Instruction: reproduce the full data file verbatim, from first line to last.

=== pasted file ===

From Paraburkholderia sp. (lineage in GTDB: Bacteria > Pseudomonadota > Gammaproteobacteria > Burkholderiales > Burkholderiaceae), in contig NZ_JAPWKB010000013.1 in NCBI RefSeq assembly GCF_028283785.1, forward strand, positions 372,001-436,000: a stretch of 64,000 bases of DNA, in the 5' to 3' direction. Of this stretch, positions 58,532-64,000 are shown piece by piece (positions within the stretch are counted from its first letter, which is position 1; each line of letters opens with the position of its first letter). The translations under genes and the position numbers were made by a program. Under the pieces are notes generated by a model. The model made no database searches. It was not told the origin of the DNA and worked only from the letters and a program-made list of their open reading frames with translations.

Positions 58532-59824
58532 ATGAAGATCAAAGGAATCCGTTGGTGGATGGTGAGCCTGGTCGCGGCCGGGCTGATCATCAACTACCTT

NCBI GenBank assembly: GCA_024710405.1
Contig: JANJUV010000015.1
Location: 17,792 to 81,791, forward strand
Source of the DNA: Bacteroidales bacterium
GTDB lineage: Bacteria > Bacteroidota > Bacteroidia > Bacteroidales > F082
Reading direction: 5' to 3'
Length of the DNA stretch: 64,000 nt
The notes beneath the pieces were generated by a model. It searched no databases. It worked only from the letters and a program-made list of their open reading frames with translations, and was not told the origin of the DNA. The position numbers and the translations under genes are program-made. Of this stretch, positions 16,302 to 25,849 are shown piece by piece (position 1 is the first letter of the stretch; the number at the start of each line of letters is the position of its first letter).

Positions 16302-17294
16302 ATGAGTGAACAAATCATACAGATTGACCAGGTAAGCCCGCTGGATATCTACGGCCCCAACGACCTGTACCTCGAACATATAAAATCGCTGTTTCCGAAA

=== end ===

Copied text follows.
From Paraburkholderia sp. (lineage in GTDB: Bacteria > Pseudomonadota > Gammaproteobacteria > Burkholderiales > Burkholderiaceae), in contig NZ_JAPWKB010000013.1 in NCBI RefSeq assembly GCF_028283785.1, forward strand, positions 372,001-436,000: a stretch of 64,000 bases of DNA, in the 5' to 3' direction. Of this stretch, positions 58,532-64,000 are shown piece by piece (positions within the stretch are counted from its first letter, which is position 1; each line of letters opens with the position of its first letter). The translations under genes and the position numbers were made by a program. Under the pieces are notes generated by a model. The model made no database searches. It was not told the origin of the DNA and worked only from the letters and a program-made list of their open reading frames with translations.

Positions 58532-59824
58532 ATGAAGATCAAAGGAATCCGTTGGTGGATGGTGAGCCTGGTCGCGGCCGGGCTGATCATCAACTACCTT

NCBI GenBank assembly: GCA_024710405.1
Contig: JANJUV010000015.1
Location: 17,792 to 81,791, forward strand
Source of the DNA: Bacteroidales bacterium
GTDB lineage: Bacteria > Bacteroidota > Bacteroidia > Bacteroidales > F082
Reading direction: 5' to 3'
Length of the DNA stretch: 64,000 nt
The notes beneath the pieces were generated by a model. It searched no databases. It worked only from the letters and a program-made list of their open reading frames with translations, and was not told the origin of the DNA. The position numbers and the translations under genes are program-made. Of this stretch, positions 16,302 to 25,849 are shown piece by piece (position 1 is the first letter of the stretch; the number at the start of each line of letters is the position of its first letter).

Positions 16302-17294
16302 ATGAGTGAACAAATCATACAGATTGACCAGGTAAGCCCGCTGGATATCTACGGCCCCAACGACCTGTACCTCGAACATATAAAATCGCTGTTTCCGAAA